The music is intermittent which suits the game well; you don't want to miss that bump in the night because of a fanfare in the background. It does appear briefly and appropriately in various scenes but for the rest of the time there's the soft whining of the wind, the clipping of footsteps, and doors clicking open and closed. Elegant sufficiency.
Of course the voices also bring any characters alive, and all the voiceovers are exceptionally good. So many accents for the melting pot of nationalities, and the lip-synching is handled pretty well too. The well-written dialogue surely helped a lot here and we can thank Agatha Christie herself for some of it, I suspect. You couldn't fault Poirot (grin) he sounds just like Poirot, thank you David Suchet. Of course there's quite a lot of conversation with Antoinette cross-examining each suspect several times, and it's simply a matter of selecting questions from a dialogue box, you can't go wrong. Every word is captioned and you can speed through the captioning as well as many of the cutscenes with a mouse click. Unfortunately I did run into a couple of premature questions that jolted the continuity a bit, but not enough to mar the experience.
An interesting touch is that even though he keeps to his bed, Poirot is forever on the prowl with Antoinette. Sometimes giving little taunts or, maybe, words of encouragement. It's quirky, endearing even. Given his super human detecting abilities, I could easily accept Poirot as an omniscient observer. Perhaps a little too omniscient at times as it's a bit frustrating when he can detect a clue from the next carriage and Antoinette can't see it right in front of her eyes. I wondered about a few mysterious clues early on when I should have been given more information.
Still this was a small frustration, and so was an inconsistency that took me a while to pin down. An item of clothing, which is used automatically. I did have its use pegged but didn't obviously use it as expected, so I kept on trying it elsewhere to no avail. It was necessary to physically use another similar object, so this one should have been handled in the same way.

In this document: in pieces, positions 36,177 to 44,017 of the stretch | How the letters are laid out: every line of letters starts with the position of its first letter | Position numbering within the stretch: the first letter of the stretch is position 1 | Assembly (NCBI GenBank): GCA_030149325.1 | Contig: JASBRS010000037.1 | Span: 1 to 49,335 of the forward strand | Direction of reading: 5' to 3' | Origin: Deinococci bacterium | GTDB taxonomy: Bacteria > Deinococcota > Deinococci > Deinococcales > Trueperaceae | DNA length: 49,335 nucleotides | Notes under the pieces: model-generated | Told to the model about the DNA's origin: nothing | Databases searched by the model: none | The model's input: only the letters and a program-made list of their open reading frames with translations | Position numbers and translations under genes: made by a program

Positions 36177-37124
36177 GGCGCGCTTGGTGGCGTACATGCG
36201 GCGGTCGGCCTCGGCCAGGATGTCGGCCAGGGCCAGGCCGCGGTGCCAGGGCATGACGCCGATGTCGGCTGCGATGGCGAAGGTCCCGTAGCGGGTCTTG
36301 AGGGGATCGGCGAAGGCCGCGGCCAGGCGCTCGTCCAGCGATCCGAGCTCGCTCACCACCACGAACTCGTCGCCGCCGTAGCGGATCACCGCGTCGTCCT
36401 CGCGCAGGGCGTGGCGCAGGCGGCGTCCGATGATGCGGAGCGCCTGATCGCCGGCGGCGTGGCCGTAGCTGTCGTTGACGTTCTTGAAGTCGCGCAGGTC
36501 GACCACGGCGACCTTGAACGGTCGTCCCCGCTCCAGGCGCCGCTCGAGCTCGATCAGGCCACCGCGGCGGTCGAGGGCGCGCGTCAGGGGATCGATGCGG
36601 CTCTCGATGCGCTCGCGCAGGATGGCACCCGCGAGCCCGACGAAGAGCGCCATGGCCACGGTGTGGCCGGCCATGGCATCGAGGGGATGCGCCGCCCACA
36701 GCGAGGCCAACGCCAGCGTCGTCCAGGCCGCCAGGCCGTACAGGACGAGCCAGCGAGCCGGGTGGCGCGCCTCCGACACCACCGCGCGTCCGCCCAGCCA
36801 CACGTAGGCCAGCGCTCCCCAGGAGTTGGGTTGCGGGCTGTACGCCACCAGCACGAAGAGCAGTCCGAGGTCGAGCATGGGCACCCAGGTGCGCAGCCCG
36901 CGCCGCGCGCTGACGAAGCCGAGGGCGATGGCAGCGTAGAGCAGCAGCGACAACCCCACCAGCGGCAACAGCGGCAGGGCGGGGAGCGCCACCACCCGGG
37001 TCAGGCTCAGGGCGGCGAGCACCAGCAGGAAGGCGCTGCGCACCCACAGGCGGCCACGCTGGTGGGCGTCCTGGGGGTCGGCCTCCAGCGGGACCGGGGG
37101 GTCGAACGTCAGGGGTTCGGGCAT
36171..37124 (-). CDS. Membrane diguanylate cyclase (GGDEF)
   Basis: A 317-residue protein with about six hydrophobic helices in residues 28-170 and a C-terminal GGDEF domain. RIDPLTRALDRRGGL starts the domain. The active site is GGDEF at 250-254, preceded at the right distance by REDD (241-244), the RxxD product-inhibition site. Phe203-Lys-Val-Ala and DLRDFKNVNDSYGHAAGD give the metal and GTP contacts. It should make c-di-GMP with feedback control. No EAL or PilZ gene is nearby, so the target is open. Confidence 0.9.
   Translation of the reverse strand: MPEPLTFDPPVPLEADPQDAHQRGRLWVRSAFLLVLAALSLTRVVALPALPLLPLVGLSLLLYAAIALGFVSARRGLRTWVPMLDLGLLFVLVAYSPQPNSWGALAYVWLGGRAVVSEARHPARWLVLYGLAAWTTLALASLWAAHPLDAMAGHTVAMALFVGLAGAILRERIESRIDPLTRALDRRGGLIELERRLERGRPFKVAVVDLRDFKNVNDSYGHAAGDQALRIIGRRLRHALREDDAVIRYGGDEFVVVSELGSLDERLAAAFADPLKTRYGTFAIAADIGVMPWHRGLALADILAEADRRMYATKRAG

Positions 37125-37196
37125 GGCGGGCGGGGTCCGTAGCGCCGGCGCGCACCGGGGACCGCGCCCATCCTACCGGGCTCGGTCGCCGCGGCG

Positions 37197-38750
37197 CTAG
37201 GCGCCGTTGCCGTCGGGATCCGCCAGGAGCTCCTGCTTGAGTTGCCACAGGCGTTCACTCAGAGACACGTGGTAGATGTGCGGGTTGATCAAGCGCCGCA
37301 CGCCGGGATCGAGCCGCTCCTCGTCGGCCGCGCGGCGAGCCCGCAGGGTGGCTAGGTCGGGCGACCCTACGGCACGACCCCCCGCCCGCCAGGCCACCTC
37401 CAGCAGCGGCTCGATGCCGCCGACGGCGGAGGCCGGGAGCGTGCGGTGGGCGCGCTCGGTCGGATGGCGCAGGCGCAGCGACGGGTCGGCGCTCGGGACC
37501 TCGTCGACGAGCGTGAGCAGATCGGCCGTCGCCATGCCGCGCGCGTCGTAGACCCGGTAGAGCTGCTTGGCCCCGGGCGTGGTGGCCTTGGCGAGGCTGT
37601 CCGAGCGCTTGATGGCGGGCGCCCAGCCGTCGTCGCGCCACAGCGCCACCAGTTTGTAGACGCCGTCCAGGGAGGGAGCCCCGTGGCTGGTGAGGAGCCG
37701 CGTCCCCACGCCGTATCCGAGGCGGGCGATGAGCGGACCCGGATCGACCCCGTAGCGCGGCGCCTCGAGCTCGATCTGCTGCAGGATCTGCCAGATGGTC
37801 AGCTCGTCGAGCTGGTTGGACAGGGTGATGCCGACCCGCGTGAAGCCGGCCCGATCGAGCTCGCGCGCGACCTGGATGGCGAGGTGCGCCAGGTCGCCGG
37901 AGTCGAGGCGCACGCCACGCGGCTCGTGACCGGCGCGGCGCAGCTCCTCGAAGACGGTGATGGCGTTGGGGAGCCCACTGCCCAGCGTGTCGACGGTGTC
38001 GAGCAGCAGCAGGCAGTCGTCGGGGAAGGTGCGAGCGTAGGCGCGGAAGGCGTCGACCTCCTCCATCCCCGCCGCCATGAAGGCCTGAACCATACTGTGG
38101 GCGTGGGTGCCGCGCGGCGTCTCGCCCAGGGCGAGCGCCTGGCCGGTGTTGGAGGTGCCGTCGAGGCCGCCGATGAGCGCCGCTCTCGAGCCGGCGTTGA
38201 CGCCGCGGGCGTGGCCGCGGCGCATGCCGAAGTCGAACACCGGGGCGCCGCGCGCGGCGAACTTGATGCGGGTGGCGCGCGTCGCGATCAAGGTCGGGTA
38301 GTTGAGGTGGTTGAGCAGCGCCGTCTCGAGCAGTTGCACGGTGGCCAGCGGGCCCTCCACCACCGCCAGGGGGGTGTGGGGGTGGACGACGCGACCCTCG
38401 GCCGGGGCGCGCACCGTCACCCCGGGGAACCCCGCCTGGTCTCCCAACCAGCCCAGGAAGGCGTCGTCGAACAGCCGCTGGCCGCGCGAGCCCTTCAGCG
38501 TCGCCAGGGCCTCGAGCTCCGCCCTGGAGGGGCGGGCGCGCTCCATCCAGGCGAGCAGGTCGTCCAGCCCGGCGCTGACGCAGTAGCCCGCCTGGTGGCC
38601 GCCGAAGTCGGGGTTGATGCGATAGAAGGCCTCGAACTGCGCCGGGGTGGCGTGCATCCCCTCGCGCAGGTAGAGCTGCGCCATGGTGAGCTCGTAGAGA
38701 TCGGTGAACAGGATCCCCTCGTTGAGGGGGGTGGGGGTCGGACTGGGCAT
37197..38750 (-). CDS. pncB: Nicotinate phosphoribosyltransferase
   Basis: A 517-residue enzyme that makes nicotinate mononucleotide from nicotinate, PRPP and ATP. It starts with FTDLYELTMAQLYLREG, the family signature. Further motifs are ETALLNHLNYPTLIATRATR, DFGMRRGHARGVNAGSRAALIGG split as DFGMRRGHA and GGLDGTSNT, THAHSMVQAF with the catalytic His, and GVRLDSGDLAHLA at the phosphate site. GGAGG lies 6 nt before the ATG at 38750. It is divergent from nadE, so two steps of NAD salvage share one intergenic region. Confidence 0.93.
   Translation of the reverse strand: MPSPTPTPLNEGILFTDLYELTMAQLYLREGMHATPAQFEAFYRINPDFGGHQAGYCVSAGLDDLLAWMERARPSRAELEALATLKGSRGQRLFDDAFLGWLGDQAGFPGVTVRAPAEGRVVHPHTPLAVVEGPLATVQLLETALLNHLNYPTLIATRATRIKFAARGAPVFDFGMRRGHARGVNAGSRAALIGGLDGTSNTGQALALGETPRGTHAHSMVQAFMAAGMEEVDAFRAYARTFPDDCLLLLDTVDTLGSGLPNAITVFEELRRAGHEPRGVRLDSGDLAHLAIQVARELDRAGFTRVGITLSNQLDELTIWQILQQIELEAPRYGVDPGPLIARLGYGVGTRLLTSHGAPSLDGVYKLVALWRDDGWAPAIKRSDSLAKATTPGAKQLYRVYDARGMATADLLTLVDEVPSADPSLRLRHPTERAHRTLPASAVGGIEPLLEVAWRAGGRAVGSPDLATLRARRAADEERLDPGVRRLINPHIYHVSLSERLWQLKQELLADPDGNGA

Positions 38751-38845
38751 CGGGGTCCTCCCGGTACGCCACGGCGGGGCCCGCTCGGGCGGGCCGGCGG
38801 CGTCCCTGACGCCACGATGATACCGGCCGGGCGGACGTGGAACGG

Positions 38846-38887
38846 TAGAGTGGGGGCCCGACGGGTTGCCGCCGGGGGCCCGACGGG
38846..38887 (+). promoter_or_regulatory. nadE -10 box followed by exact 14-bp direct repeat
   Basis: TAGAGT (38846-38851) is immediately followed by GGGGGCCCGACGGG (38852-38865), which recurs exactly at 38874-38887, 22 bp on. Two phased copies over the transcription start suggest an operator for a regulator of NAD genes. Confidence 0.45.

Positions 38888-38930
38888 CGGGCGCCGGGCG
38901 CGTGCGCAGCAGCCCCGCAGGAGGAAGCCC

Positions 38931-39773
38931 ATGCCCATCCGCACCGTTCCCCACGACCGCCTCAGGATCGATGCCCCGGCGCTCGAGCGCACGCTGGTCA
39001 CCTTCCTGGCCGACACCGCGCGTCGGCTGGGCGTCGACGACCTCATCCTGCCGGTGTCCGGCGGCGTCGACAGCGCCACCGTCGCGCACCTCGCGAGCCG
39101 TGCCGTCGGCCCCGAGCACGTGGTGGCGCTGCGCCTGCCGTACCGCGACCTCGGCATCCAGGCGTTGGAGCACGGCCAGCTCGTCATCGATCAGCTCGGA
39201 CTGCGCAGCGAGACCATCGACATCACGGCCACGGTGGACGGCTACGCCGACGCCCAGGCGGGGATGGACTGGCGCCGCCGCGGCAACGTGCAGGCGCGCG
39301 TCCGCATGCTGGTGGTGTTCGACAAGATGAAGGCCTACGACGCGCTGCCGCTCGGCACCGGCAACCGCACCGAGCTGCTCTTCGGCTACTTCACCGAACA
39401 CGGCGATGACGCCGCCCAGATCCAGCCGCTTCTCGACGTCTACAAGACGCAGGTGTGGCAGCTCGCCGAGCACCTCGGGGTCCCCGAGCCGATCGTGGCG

Agatha Christie: Murder on the Orient Express is divided into three parts, four if you count the introduction where there are a few things for Antoinette to take care of before boarding the train. The game pauses at other times too, at turning points in the proceedings, and usually calls for Antoinette to visit Poirot when she reports her findings. Whichever difficulty level you're playing, Poirot will suggest a plan of action and these suggestions are listed to keep you on track. Antoinette also has other useful notes to refer to including a list of character bios which are updated with pertinent clues, a timetable of events, various maps, plus a fingerprint analyser.
It's not a difficult game, but there are some satisfying challenges and it's thoroughly absorbing revealing the story. With the interrogating and the puzzling interludes there's a lot going on. The extra puzzling (ie not related to the book) is well integrated, with some inventory based teasers as well as a puzzle box to open, and a letter to fit together. Along with her tasks at the station, there's another sequence outside of the train when Antoinette must find her way in the wild, white yonder to solve a problem. It makes a pleasant interlude away from the closed-in atmosphere of narrow carriages and clicking doors.
At the very end Poirot steps in and does his usual summing up and finger pointing, with Antoinette's help, of course. It works rather well as he refers to Antoinette to provide corroborating information relating to the two endings that feature in the book. And then there's the surprise twist in the tale, of course, which is clever, a little extra fun. I liked it a lot, though it was a pity that Antoinette didn't participate here, because she didn't get the opportunity to follow through this story thread and draw her own conclusion.
All in all Agatha Christie: Murder on the Orient Express is a trip well worth taking. Most relaxing and enjoyable I thought, with enough challenge to keep experienced adventurers entertained and enough guidance for new players to join in and have plenty of fun. And finally, if you haven't met Hercule Poirot — or Agatha Christie — it is a great place to begin.
Copyright © Rosemary Young 2006.
All rights reserved.
Win 2000/XP, Pentium 3 1.4 GHz (P 4 2 GHz or higher recommended), 256 MB RAM (512 MB recommended), 16x CD-ROM/DVD-ROM, 1.5 GB Hard Drive Space, 64 MB Video Card (128 MB recommended) DirectX 9 compatible, 16-bit DirectX compatible sound card (Sound Blaster recommended).